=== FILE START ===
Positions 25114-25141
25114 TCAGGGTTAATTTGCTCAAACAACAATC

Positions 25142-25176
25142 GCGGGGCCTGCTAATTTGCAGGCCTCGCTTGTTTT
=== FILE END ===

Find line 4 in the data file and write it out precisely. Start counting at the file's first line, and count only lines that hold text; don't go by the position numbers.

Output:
25142 GCGGGGCCTGCTAATTTGCAGGCCTCGCTTGTTTT